I just finished reading Daniel Pink’s A whole new mind the other day and some of his ideas fit in really well with the discussion that’s been going on about the need for vision for technology and learning during the last couple of days, including Wes Fryer, Graham Wegner, Sharon Peters, and myself. While Pink does not really focus on technology or education, his argument for an increased emphasis on what he calls R-Directed Thinking (emphasizing right hemisphere skills), can provide us with more ammunition for putting forth the kind of vision that many of us think is missing in education.
In a nutshell, Pink describes how the Western world has historically tended to favor skills that are predominantly associated with the left hemisphere of our brain: sequential, logical, and analytic thinking. However, three recent socio-economic trends will force workers in the U.S., Western Europe, Japan, and Australia to shift their focus more on right brain skills, as abundance of goods, outsourcing of technical work to Asia, and automation of work by computers, will cause major and long-term changes in the job market.
So what are we to do? According to Pink, we should focus on developing these R-Directed skills which he calls “six senses”. They are (Pink, 2005, pp. 65-67): design, story, symphony, empathy, play, and meaning.
1. Not just function, but also design: products must be beautiful, whimsical, or emotionally engaging;
2. Not just argument, but also story: being able to fashion a compelling narrative;
3. Not just focus but also symphony: synthesis, seeing the big picture, crossing boundaries;
4. Not just logic but also empathy: forging relationships, caring for others;
5. Not just seriousness but also play;
6. Not just accumulations but also meaning; purpose, transcendence, and spiritual fulfillment.
To cut to the chase here, take a close look at this list of six senses, but instead of looking at the words in bold, take a look first at the “not just…” phrases, or the L-Directed skills. Now correct me if I’m wrong, but aren’t function, argument, focus, logic, seriousness, and accumulation still major components of what we teach our kids as being important to succeed, especially in an era of accountability and high stakes testing?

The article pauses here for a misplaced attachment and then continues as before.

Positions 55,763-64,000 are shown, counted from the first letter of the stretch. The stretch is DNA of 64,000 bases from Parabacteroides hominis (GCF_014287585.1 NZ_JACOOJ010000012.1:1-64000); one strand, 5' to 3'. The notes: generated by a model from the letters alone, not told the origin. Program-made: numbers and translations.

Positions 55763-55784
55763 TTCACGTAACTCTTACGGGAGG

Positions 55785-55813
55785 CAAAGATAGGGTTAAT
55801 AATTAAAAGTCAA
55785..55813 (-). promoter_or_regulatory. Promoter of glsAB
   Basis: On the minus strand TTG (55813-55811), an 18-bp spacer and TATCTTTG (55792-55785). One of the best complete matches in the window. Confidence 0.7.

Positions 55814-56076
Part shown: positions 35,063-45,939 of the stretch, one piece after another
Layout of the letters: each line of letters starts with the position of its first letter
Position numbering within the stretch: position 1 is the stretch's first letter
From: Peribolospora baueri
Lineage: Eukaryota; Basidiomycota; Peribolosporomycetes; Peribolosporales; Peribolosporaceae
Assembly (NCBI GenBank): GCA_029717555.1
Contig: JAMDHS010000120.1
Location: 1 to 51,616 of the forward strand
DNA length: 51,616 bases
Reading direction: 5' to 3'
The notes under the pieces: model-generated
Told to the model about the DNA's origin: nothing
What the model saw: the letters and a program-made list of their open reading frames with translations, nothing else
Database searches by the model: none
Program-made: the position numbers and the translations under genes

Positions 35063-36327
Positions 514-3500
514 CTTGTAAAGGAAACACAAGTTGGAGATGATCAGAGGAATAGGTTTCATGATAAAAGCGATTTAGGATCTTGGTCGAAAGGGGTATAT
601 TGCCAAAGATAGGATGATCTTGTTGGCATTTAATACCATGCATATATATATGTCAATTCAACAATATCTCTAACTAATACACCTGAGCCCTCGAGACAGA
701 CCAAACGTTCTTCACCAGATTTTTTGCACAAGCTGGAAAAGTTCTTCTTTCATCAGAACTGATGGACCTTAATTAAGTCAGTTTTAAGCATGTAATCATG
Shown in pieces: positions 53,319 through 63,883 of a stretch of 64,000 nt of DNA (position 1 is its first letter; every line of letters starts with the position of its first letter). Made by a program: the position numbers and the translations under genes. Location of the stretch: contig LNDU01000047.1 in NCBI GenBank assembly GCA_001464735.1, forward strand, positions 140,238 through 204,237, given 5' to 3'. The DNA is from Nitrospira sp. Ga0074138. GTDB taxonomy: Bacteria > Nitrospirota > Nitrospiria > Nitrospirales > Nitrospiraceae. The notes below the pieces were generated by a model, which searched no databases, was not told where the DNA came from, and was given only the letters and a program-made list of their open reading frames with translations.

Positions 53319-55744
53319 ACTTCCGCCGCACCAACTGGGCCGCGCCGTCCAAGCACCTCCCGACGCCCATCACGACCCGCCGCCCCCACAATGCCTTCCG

A good example of this is a recent Newsweek article, with the telling title, “For today’s school kids, pressure starts early,” and subtitle “Kids as young as 6 are tested, and tested again, to make ensure they’re making sufficient progress. Then there’s homework, more workbooks, and tutoring.” According to the article, all of this is done to give these kids an “edge” (Note, btw, the stack of books on the Newsweek cover, no digital technology in sight!).
Obviously, there are many questions to ponder here, such as:
- An edge over who or what?
- What will give them the edge?
- Why the need to test so much?
- Are we really testing what we should be testing?
- What is the role of technology in all of this?
The answers to these questions should be pretty obvious ones, and much has been written about them. However, in the grand scheme of things – and I’m using my right hemisphere here 😉 – it all comes back to vision, or lack thereof.
What to do? So far we’ve come up with a solid list of suggestions in the blogosphere discussion, including the need for EVERYBODY to have a vision for educational reform that will actually help kids in the long run, including administrators, teachers, support staff, and parents (of course everybody forgot to include KIDS in the equation here, but I definitely think they should be involved in the decision-making process. We adults could learn a thing or two from them as well!). At this point, it seems that only some have a solid grasp on the present and likely trends in the future.
Above all, I think that PARENTS need to be educated more on what is going to happen to their kids if we keep educating the way we are today (at least in the Western world). We also need to make parents understand that mobile and connected technology (and the connections that kids make with this technology) are going to be a big part of their children’s future. As a result, learning can and will be anywhere, anytime, anyone, and no longer be confined to the time and space of school as we know it today.
Finally, we need to get ALL stakeholders to see that just teaching kids L-Directed skills is not sufficient anymore. R-Directed skills such as creativity, big picture thinking, empathy, and meaning are becoming evermore important in our society. Will technology play a part in that? You betcha!